What are guaranteed mutual funds?
Volatility is still very present in investors’ decision-making. One of the most effective indicators to measure the degree of market volatility is the VIX, which analyzes the U.S. S&P 500, which is currently above 20 points. In the same territory is the VSTOXX (Euro STOXX Volatility Index), which is at levels of a year and a half ago (above 30 points). Both data show that, for the time being, uncertainty will remain anchored to the stock markets.
Faced with this unstable situation, investors are looking to protect themselves and opt for safer, more prudent options that will allow them to minimize the impact of the swings of recent weeks. As a savings option, guaranteed mutual funds have emerged as one of the most interesting products at this time. But what do we know about them?
According to the National Securities Market Commission (CNMV), these are “mutual funds that ensure that, at least at a certain future date, all or part of the initial investment will be retained.” Specifically, this maturity date corresponds to the date on which it is assured that the shares in the product will have a certain value.
That said, guaranteed funds were created to insure all or a large part of the investor’s investment. Due to their low risk, they tend to generate low returns and are suitable for investors with a more cautious approach.
In addition to being an alternative to fixed-term deposits, MAPFRE AM, MAPFRE’s fund manager, describes these funds as “a defensive product for conservative investors at a time of high uncertainty,” both for individuals and institutional investors.
What types of guaranteed funds are there?
Depending on the amount of the guaranteed investment and its yields, there are three types of guaranteed funds:
- Guaranteed Fixed Yield (GFY). This type of fund ensures the preservation of the initial capital at the maturity date of the guarantee and a fixed and predetermined return.
- Guaranteed Variable Yield (GVY). In this case, they only insure the initial investment on the maturity date of the guarantee. However, they make it possible to obtain a return linked to the performance of various financial assets or indices. It is important to know that these underlying assets may not perform as anticipated by investors. In this regard, MAPFRE AM explains that they are asymmetric in nature. “If the situation worsens,” they protect the initial capital, while if the current risks in Europe (Ukraine, Covid, energy prices, among others) begin to subside and the outlook improves, the fund itself “can participate in the recovery of the European stock market.”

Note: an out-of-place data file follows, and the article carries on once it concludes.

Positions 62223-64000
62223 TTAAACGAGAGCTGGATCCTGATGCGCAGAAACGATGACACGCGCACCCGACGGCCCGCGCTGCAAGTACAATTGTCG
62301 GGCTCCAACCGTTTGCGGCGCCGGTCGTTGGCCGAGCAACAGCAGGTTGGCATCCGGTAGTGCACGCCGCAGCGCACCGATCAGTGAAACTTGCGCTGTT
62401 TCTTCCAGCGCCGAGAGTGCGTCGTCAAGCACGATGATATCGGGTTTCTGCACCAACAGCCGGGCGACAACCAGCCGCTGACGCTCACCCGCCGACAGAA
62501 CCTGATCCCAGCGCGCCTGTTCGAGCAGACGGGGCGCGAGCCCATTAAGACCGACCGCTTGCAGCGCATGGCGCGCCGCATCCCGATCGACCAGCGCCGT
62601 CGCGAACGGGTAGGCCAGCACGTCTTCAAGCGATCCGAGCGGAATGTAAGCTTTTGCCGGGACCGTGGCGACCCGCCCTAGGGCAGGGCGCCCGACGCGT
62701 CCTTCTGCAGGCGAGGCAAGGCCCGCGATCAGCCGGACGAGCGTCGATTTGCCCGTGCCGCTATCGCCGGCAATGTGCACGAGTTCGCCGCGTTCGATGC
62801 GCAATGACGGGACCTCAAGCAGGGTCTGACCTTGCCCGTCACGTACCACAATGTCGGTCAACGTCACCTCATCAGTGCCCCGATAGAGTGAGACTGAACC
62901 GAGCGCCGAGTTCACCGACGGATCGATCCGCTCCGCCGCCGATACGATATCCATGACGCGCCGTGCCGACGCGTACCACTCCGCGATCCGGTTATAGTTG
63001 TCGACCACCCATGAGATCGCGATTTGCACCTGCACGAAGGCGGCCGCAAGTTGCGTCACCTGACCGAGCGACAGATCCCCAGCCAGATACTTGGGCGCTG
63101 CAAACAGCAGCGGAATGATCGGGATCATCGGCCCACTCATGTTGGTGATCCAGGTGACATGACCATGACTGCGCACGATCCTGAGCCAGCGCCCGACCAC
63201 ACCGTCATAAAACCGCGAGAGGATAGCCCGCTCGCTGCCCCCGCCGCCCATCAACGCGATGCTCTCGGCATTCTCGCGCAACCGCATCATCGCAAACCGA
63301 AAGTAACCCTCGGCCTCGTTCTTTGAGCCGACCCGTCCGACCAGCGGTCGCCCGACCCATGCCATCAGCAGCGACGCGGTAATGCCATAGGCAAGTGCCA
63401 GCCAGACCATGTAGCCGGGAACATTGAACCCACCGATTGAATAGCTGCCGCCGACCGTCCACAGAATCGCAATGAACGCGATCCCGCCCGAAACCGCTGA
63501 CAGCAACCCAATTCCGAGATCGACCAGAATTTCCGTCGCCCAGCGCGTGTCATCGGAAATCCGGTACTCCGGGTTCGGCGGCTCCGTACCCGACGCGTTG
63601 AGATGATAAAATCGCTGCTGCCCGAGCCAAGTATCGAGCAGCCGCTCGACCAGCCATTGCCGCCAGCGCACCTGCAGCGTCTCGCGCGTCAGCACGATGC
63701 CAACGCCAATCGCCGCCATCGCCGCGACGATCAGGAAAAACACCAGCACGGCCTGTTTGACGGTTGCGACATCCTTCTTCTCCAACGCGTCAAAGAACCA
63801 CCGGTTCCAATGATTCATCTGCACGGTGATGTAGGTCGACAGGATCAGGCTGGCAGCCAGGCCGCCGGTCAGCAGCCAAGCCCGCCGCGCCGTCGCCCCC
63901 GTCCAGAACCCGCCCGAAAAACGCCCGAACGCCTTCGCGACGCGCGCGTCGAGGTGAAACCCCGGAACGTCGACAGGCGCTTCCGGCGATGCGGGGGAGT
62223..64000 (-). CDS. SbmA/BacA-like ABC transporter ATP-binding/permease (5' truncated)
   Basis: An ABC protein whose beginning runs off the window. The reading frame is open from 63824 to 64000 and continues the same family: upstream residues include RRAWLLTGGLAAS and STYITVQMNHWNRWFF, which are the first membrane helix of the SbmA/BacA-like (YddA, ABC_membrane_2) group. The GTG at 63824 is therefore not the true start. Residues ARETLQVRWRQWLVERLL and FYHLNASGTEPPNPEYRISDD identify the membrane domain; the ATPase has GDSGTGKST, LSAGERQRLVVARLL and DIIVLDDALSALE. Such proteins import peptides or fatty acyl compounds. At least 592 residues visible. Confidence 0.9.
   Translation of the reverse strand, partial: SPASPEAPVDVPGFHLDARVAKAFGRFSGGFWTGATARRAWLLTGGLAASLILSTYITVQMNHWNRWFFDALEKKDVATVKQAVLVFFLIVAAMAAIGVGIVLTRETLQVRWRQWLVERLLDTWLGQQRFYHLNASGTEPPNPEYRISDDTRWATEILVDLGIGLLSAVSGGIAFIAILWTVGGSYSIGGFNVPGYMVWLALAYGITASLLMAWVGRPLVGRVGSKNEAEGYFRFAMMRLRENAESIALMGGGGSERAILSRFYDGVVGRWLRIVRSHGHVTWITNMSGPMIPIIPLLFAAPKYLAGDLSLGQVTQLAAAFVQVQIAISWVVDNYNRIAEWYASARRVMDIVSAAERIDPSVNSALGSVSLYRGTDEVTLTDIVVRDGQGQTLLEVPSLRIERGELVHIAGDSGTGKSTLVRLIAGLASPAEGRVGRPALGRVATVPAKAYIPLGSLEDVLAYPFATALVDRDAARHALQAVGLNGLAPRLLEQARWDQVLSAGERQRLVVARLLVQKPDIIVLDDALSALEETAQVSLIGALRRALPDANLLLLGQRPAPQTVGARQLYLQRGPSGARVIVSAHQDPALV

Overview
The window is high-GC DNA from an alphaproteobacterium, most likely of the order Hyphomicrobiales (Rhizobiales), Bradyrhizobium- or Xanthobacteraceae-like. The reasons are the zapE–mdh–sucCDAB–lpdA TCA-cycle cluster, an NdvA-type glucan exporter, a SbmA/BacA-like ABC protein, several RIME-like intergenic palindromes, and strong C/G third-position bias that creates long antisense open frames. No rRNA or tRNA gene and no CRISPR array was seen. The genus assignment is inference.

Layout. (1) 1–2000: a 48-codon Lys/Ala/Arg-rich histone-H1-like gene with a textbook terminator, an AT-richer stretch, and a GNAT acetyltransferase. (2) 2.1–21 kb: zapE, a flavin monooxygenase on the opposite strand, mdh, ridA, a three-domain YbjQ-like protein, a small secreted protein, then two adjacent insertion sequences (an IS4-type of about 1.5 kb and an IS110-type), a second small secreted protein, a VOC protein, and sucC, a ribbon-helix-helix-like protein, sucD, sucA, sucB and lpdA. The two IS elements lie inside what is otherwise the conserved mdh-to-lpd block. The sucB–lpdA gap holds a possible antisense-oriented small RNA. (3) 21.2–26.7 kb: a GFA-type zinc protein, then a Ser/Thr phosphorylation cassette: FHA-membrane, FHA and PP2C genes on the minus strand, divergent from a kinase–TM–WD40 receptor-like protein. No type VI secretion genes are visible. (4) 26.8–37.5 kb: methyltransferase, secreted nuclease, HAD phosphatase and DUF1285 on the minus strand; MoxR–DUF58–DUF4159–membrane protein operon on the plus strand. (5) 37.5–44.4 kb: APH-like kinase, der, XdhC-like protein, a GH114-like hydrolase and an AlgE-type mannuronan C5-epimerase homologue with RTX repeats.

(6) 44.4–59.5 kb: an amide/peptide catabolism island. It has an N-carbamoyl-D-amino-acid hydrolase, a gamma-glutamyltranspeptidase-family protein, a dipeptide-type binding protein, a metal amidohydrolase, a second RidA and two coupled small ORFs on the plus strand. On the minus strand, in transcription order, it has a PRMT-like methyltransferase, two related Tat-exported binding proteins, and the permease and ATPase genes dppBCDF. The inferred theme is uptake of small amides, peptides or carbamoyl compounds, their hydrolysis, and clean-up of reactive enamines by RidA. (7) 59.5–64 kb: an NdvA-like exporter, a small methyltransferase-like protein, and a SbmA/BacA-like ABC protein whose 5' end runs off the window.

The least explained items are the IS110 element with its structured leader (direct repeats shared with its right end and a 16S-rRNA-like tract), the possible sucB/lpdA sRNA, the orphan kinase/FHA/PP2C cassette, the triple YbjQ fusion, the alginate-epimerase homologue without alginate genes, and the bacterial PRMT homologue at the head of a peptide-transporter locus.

- Guaranteed Partial Yield. For this third type, they do not usually guarantee the entire investment but cover around 90% of the total. These, however, tend to generate a higher return because the investor assumes more risk.
Although a guarantee period is established for all these classes, there are so-called “liquidity windows,” a series of dates on which the investor can redeem part or all of the contribution without paying a fee. However, the amount reimbursed will correspond to the net asset value on the date of the request and will therefore not benefit from the guarantee initially offered.
Following the market trend, where uncertainty is still present in analysts’ estimates, and taking advantage of the recovery of the European stock market, MAPFRE AM is making progress in creating a guaranteed fund that covers 100% of the capital at maturity. At the same time, a return can be obtained depending on the performance of the European market, specifically the Euro STOXX 50.